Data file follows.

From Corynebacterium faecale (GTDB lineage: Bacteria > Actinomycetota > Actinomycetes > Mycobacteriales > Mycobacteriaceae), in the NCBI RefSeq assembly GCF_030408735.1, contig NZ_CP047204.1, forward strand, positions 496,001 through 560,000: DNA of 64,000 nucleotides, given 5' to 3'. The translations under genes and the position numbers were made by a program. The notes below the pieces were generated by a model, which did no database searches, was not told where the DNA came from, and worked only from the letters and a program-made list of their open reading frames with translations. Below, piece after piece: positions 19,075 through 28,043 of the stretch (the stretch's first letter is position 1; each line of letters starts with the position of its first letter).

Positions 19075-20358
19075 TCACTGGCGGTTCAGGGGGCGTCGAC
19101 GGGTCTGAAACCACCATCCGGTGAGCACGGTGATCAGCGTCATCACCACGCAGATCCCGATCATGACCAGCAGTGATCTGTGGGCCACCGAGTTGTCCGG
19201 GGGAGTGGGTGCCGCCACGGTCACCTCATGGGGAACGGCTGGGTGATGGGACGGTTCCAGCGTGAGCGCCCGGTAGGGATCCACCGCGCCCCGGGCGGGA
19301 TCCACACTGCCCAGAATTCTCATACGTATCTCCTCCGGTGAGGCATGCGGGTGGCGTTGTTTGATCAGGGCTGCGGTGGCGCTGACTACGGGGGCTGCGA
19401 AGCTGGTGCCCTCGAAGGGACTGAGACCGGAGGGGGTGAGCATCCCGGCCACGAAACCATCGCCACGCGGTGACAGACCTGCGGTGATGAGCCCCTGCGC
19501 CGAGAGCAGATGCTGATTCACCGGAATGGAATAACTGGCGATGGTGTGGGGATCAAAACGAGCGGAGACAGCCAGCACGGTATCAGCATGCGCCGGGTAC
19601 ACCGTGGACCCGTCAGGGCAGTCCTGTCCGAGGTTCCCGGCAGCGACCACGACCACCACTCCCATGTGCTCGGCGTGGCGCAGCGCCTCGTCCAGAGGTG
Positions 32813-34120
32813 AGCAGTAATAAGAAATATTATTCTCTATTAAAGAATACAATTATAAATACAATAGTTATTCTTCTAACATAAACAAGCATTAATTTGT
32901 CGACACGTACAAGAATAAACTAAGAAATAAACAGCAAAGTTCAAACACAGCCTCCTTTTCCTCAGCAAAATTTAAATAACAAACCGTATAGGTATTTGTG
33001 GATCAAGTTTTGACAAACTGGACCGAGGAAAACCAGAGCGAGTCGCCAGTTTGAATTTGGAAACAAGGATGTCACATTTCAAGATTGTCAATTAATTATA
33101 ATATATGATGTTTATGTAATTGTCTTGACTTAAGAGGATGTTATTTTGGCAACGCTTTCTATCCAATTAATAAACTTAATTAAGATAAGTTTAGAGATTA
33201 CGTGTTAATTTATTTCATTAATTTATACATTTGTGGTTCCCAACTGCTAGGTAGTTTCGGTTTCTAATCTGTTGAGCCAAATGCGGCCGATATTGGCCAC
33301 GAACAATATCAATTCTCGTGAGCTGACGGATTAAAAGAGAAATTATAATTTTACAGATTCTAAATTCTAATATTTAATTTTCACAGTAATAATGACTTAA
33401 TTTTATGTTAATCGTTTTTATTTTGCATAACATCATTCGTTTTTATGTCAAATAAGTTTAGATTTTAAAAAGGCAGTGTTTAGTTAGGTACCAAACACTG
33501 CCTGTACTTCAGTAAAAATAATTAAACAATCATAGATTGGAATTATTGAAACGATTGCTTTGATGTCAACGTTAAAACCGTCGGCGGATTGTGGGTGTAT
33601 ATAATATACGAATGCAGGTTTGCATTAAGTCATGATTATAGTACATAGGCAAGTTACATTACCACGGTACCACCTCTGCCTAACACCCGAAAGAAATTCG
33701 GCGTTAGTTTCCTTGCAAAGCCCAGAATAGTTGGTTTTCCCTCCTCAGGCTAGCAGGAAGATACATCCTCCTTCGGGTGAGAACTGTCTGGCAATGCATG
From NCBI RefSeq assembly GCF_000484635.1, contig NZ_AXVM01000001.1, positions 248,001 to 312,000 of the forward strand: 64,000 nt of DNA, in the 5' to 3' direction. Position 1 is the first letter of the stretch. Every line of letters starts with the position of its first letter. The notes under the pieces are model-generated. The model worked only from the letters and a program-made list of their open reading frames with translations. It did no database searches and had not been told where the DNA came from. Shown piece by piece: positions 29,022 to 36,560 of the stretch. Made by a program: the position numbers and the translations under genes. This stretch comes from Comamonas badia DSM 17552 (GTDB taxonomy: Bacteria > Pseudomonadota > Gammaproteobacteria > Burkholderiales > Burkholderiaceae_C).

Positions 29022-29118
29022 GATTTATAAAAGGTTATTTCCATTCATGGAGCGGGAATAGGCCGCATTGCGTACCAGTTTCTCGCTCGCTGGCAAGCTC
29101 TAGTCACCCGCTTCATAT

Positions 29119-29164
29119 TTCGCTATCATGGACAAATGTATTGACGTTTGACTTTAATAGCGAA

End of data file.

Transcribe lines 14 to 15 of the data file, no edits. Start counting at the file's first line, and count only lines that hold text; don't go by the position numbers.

33101 ATATATGATGTTTATGTAATTGTCTTGACTTAAGAGGATGTTATTTTGGCAACGCTTTCTATCCAATTAATAAACTTAATTAAGATAAGTTTAGAGATTA
33201 CGTGTTAATTTATTTCATTAATTTATACATTTGTGGTTCCCAACTGCTAGGTAGTTTCGGTTTCTAATCTGTTGAGCCAAATGCGGCCGATATTGGCCAC